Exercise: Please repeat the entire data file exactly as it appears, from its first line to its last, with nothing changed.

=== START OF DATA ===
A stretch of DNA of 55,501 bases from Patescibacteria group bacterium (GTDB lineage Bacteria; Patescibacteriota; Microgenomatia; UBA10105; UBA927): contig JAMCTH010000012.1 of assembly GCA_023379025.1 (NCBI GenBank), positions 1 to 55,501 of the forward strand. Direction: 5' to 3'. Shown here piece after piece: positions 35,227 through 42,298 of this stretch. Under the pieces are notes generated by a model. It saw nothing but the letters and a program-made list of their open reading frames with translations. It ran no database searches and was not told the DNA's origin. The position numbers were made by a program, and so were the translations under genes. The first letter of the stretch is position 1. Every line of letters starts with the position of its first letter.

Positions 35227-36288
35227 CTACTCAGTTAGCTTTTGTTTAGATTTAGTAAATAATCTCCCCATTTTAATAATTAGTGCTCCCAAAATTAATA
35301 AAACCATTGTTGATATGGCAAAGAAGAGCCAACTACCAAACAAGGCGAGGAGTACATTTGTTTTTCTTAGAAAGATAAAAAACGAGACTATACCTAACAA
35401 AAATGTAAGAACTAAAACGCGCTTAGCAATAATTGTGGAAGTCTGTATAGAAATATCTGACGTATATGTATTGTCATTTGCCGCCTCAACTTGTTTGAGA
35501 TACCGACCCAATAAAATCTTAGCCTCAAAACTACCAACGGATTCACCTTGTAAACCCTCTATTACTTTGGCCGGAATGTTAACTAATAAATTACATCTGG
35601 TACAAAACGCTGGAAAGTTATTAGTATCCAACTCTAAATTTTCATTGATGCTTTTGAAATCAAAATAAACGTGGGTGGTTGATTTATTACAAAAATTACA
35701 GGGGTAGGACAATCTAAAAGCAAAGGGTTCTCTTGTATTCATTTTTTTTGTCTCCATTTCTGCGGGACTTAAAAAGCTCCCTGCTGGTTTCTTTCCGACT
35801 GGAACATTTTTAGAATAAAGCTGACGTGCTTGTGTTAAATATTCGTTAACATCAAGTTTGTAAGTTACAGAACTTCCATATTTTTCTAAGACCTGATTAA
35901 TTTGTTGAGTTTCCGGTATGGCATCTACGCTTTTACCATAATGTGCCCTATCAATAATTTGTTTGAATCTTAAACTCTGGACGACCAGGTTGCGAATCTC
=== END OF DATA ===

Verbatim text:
A stretch of DNA of 55,501 bases from Patescibacteria group bacterium (GTDB lineage Bacteria; Patescibacteriota; Microgenomatia; UBA10105; UBA927): contig JAMCTH010000012.1 of assembly GCA_023379025.1 (NCBI GenBank), positions 1 to 55,501 of the forward strand. Direction: 5' to 3'. Shown here piece after piece: positions 35,227 through 42,298 of this stretch. Under the pieces are notes generated by a model. It saw nothing but the letters and a program-made list of their open reading frames with translations. It ran no database searches and was not told the DNA's origin. The position numbers were made by a program, and so were the translations under genes. The first letter of the stretch is position 1. Every line of letters starts with the position of its first letter.

Positions 35227-36288
35227 CTACTCAGTTAGCTTTTGTTTAGATTTAGTAAATAATCTCCCCATTTTAATAATTAGTGCTCCCAAAATTAATA
35301 AAACCATTGTTGATATGGCAAAGAAGAGCCAACTACCAAACAAGGCGAGGAGTACATTTGTTTTTCTTAGAAAGATAAAAAACGAGACTATACCTAACAA
35401 AAATGTAAGAACTAAAACGCGCTTAGCAATAATTGTGGAAGTCTGTATAGAAATATCTGACGTATATGTATTGTCATTTGCCGCCTCAACTTGTTTGAGA
35501 TACCGACCCAATAAAATCTTAGCCTCAAAACTACCAACGGATTCACCTTGTAAACCCTCTATTACTTTGGCCGGAATGTTAACTAATAAATTACATCTGG
35601 TACAAAACGCTGGAAAGTTATTAGTATCCAACTCTAAATTTTCATTGATGCTTTTGAAATCAAAATAAACGTGGGTGGTTGATTTATTACAAAAATTACA
35701 GGGGTAGGACAATCTAAAAGCAAAGGGTTCTCTTGTATTCATTTTTTTTGTCTCCATTTCTGCGGGACTTAAAAAGCTCCCTGCTGGTTTCTTTCCGACT
35801 GGAACATTTTTAGAATAAAGCTGACGTGCTTGTGTTAAATATTCGTTAACATCAAGTTTGTAAGTTACAGAACTTCCATATTTTTCTAAGACCTGATTAA
35901 TTTGTTGAGTTTCCGGTATGGCATCTACGCTTTTACCATAATGTGCCCTATCAATAATTTGTTTGAATCTTAAACTCTGGACGACCAGGTTGCGAATCTC